Newsround Myanmar Robin Youngs, Consultant ENT Surgeon, Gloucester Hospitals, UK; Khin Hla Hla, Professor of ENT and Tin Maung Win, Lecturer, ENT Teaching Hospital, Yangon,
March 2017 saw the visit to the UK of two doctors tasked by the Ministry of Health in Myanmar with developing services for those with deafness in their country. Prof Khin Hla Hla and Dr Tin Maung Win spent two weeks on a busy tour of centres involved with hearing diagnosis, treatment and education. They travelled as guests of The Royal College of Surgeons of England and ENTUK. The visit was coordinated by Robin Youngs, currently the lead for Global Health for ENTUK.
Their visit was slightly delayed by visa formalities and they arrived at Heathrow at 6am on a cold Wednesday morning. They were whisked away to Gloucestershire Royal Hospital where they spent two days interacting with the ENT and audiology teams, with particular focus on paediatric hearing testing, neonatal screening, vestibular testing and endoscopic ear surgery. London was their next port of call where they visited the International Office of The Royal College of Surgeons of England. They then spent three days at the De Montfort University School of Audiology, where they were hosted by Rob Frost. They were able to visit the Leicester Balance Unit and the Nottingham Cochlear Implant Programme and then travelled to York where they were guests of honour at the ENTUK Spring Meeting. Their final port of call was Newbury where they spent a day with Viv Ogg at Mary Hare School for the Deaf. This initiative is part of an ongoing partnership between ENT teams in Myanmar and the UK established by Robin Youngs and Nick Stafford in 2002.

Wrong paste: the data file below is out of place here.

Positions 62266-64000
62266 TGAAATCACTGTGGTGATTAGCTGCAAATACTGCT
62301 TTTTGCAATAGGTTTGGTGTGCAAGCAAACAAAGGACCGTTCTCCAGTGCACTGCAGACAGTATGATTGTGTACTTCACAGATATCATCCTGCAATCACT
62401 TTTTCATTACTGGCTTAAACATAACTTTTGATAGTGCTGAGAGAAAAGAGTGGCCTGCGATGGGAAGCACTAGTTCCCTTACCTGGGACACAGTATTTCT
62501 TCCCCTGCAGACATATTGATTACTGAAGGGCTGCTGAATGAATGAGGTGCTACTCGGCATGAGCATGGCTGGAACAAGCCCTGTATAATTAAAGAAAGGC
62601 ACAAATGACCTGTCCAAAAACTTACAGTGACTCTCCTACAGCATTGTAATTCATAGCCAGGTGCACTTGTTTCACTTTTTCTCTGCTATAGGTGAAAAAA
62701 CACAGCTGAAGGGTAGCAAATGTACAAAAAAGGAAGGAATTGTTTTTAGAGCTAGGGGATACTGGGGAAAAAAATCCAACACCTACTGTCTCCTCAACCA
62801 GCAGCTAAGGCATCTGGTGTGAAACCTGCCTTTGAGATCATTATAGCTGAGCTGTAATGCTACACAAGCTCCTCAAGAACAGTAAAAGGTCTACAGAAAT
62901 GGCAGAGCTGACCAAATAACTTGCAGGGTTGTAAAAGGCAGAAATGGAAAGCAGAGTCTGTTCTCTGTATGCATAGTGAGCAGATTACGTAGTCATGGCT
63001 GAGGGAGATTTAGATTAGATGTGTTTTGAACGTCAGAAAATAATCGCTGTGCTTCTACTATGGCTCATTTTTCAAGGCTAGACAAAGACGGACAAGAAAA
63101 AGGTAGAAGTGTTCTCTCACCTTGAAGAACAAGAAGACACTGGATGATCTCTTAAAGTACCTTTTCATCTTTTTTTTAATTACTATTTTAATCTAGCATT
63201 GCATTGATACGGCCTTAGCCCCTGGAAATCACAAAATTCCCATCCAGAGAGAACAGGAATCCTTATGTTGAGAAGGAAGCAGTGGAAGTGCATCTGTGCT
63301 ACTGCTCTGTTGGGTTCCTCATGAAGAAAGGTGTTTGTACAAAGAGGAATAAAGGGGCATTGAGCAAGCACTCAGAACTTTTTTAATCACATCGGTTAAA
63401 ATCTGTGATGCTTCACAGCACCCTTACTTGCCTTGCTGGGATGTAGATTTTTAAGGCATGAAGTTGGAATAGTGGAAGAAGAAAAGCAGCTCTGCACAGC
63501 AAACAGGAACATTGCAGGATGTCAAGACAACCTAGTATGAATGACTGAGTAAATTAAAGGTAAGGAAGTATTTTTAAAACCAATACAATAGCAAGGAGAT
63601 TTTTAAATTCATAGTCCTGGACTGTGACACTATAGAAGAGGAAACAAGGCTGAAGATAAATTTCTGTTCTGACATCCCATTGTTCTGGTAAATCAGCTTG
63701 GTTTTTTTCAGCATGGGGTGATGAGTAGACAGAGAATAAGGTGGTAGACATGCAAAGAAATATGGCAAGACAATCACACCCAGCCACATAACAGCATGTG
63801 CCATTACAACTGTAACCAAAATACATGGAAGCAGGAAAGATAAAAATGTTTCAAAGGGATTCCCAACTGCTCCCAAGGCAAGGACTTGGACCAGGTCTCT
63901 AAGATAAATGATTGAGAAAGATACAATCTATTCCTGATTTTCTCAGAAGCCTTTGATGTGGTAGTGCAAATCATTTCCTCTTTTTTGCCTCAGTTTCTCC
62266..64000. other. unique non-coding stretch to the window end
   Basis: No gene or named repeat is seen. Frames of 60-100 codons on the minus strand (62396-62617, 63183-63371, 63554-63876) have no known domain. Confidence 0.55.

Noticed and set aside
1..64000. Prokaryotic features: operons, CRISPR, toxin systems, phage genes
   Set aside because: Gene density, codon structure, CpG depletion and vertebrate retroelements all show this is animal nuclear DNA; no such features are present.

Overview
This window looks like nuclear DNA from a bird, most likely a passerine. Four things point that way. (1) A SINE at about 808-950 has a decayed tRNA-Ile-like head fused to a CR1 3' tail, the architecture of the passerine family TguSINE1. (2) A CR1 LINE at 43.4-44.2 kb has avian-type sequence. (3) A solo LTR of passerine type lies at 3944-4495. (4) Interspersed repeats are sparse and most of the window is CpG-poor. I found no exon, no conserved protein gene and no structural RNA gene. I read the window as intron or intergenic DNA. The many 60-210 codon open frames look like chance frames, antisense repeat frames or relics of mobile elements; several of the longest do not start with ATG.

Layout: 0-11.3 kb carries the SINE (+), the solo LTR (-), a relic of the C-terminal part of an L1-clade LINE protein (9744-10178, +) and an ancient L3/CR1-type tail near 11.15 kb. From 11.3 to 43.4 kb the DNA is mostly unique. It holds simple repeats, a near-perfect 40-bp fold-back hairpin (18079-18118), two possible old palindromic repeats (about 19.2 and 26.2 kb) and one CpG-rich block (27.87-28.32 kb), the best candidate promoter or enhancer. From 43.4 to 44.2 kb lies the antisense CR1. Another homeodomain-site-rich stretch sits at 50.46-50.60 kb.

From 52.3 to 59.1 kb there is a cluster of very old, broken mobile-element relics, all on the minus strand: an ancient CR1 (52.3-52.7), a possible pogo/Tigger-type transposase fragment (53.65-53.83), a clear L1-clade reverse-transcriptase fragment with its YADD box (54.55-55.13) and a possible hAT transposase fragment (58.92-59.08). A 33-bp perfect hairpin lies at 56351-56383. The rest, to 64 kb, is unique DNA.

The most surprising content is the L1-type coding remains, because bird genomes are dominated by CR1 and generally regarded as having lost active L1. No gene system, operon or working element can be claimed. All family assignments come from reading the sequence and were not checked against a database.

A main goal is to reduce the burden of disability in children with deafness in Myanmar. A 1997 WHO survey estimated that 8% or about 4 million people in Myanmar suffered with significant deafness according to WHO criteria.
The infrastructure for those with deafness is quite limited in Myanmar and there is an acute shortage of trained audiology staff with up until recently, only a single state employed audiologist for the whole country of 60 million people. Availability of hearing aids is confined to a small number of private commercial dispensers working mainly in the large cities.
In parallel with the ENT partnership has been the establishment of The Mandalay School for the Deaf Charity in the UK. This NGO has a fascinating history having been established by David Blakeway Smith in 2015. David and his wife, Sandra travelled to Mandalay in 1962 and worked as teachers. Sandra was a qualified Teacher of the Deaf and, from scratch, started a School for the Deaf in Mandalay. However, after a military coup they were expelled from Myanmar in 1964 but by that time the school had 27 children attending. The country was then ‘closed’ and they lost contact. Sandra passed away in 2013 and David decided to find out what had become of the school. His detective work revealed that the school that Sandra had started had been taken on by the Myanmar Government and now had over 200 pupils. Inspired by this, David established the Mandalay School for the Deaf Charity with the help of Robin Youngs. At the invitation of The Ministry of Social Welfare in Myanmar, the charity provides support to the Government Schools for the Deaf in both Mandalay and Yangon. David Blakeway Smith sadly passed away suddenly in 2016; the Trustees of the charity are determined to continue David’s work and will be working with the ‘Hear the World’ Foundation over the next few years to this end.
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